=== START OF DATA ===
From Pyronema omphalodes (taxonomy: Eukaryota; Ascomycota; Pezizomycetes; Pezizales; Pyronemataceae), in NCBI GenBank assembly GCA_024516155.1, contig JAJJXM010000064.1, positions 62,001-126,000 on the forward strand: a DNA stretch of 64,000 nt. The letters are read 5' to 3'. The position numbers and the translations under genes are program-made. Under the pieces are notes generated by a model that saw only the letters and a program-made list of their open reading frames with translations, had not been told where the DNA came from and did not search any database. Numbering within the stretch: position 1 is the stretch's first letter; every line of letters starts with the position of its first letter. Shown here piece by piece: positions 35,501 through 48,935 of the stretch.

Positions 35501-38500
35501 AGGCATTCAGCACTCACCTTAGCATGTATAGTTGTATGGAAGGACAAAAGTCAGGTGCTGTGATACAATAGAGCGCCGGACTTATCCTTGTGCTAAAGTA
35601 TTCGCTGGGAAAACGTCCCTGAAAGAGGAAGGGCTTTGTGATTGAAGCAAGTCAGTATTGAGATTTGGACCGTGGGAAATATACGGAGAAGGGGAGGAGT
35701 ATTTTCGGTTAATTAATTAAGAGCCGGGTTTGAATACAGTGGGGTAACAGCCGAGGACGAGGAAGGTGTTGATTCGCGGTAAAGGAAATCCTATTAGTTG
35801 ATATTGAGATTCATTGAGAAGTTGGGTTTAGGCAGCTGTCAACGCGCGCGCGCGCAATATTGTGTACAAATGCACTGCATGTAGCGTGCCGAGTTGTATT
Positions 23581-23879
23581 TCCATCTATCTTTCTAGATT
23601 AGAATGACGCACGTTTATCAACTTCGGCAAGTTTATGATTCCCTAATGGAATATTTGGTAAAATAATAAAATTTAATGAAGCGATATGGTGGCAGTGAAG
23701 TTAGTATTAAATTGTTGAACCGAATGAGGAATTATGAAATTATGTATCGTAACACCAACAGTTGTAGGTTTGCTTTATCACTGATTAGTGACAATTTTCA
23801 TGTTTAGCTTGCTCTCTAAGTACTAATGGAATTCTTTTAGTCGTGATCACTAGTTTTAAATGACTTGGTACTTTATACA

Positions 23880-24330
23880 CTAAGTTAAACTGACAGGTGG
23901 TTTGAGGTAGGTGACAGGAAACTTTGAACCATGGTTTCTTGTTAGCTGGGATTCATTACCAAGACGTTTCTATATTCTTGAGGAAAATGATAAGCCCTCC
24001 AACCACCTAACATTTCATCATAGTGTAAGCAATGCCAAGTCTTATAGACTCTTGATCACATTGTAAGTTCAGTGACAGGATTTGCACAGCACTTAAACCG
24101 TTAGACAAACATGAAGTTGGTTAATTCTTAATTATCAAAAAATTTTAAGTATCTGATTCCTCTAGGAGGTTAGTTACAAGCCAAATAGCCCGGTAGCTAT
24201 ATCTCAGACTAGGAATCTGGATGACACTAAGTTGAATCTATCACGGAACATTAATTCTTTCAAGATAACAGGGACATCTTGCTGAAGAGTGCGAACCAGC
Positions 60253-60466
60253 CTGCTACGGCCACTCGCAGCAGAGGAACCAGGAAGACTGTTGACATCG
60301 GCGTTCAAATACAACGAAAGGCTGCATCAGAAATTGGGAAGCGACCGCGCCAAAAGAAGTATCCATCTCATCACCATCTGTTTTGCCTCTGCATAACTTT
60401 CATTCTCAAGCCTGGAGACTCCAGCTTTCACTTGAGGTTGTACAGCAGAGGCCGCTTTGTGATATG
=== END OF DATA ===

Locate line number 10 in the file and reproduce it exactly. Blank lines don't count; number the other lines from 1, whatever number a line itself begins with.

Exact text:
23701 TTAGTATTAAATTGTTGAACCGAATGAGGAATTATGAAATTATGTATCGTAACACCAACAGTTGTAGGTTTGCTTTATCACTGATTAGTGACAATTTTCA